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Eating Sustainably - Which is Best:
Local or Imported Organic?

by Wendy Priesnitz

locally grown food versus imported organic
Photo © aastock/Shutterstock

Q: I live in a city and have been trying to eat organically for many years. In the summertime, I grow a small garden and frequent farmers’ markets because I enjoy buying from local farmers. I am happy that organics have become so popular that many of the natural food stores and even grocery stores are now selling organic fruits and vegetables year round. However, this spring, I was surprised to find these stores selling imported organic strawberries and asparagus when they were in season here! So my question is, which is better: locally grown produce that might not be organic or imported certified organic produce?

A: In an ideal world, you would be able to eat locally produced, certified organic food year round. However, in many climates that simply isn’t possible. And that’s when the decision to buy imported organic sometimes overrides the idea of eating locally. So the question becomes: Is a product that is certified organic but has racked up thousands of miles reaching your table still considered a sustainable food choice?

Organic food has been found to be more nutritious, in addition to being grown without polluting soil and water. Nevertheless, from a sustainability perspective, eating locally wins – no matter what the season. Food that must be transported long distances not only uses air polluting fossil fuels, but these foods also lose nutrition value on their journeys. In addition, some vitamins and antioxidants break down when exposed to air and light.   

Researchers at two British universities recently published results of a study that found local food (grown within a 12-mile/20-km radius) to be more “green” than organic food. They calculated a shopping basket’s hidden costs, which mount up as produce is transported over long distances. They looked at factors like transportation-related damage to climate, infrastructure damage and the cost of transporting food on roads and by air. The problem can only be worse in North America, where the distances are greater. It has been calculated that most North American produce travels 1,500 to 2,500 miles to reach your supermarket, a huge environmental price to pay for eating grapes in winter, even if they’re organic.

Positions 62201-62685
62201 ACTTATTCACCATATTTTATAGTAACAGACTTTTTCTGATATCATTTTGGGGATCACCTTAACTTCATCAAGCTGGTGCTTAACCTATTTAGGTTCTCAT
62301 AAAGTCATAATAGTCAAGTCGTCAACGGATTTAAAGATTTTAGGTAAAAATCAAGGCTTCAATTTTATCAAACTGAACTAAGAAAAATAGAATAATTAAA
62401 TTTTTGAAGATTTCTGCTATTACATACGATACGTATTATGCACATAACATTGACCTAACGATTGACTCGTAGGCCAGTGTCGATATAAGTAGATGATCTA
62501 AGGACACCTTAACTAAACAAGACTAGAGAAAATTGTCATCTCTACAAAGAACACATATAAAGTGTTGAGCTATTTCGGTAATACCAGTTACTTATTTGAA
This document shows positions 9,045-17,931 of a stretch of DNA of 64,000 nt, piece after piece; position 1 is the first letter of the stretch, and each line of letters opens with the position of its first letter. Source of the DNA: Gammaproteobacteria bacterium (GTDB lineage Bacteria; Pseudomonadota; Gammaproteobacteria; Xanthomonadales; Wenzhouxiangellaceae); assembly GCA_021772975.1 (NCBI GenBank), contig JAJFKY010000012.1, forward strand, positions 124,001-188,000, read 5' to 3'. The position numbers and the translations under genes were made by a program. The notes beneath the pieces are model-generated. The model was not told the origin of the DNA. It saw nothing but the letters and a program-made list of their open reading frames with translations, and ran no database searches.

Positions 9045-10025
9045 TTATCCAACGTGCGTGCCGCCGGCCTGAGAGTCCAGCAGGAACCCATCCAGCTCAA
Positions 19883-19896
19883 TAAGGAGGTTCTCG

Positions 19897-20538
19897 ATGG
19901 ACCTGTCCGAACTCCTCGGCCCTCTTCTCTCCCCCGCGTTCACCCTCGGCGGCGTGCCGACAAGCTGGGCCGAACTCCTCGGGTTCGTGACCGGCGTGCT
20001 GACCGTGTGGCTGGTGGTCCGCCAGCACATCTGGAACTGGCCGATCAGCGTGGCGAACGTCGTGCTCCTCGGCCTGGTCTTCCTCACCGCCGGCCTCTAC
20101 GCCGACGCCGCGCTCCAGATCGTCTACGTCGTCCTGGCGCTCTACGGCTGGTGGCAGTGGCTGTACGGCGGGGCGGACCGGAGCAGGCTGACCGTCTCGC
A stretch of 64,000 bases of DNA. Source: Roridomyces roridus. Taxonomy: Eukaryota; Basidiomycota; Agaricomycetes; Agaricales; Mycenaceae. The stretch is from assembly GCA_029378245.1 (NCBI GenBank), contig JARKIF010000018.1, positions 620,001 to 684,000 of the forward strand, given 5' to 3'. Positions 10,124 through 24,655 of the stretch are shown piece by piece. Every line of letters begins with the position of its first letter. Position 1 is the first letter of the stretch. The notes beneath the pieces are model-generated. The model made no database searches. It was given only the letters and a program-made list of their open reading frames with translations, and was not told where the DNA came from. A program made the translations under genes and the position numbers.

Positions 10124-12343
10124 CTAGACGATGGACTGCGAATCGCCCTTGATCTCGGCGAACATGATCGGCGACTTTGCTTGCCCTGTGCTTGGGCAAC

You should also consider that the produce grown on small local farms and market gardens may have little or no chemical input, even if it doesn’t claim to be organic. Buying locally grown foods is one of the easiest and most direct ways to help small, diversified family farmers – who are struggling in the face of corporate agriculture – to survive.

So the choice is clear during your local growing season – buy local . But what do you do if you live in a northern climate where farmers can’t grow year round? Traditionally, people ate seasonally and stored hardy root vegetables for the winter. Buy or grow extra quantities of your favorite organic fruit or vegetable when it is in season and experiment with drying, canning, jamming or otherwise preserving it for a later date.

You could start to adjust your diet by eliminating just two or three of the farthest traveled out-of-season foods from your menus, waiting to enjoy them until they are available in-season from a local farmer.

Yes, you might have to give up fresh strawberries in January, but that is a small price to pay for sustainability. And you might make it up in taste. Champions of the growing “buy local” movement, many of whom are passionate about good, wholesome food, insist that the taste of fresh, locally grown carrots, for example, is far superior to carrots that have been hauled from another coast or continent.

For more information on this topic, please read my article Counting Our Food Miles.

Wendy Priesnitz is the Editor of Natural Life Magazine and a journalist with over 40 years of experience. She has also authored 13 books.


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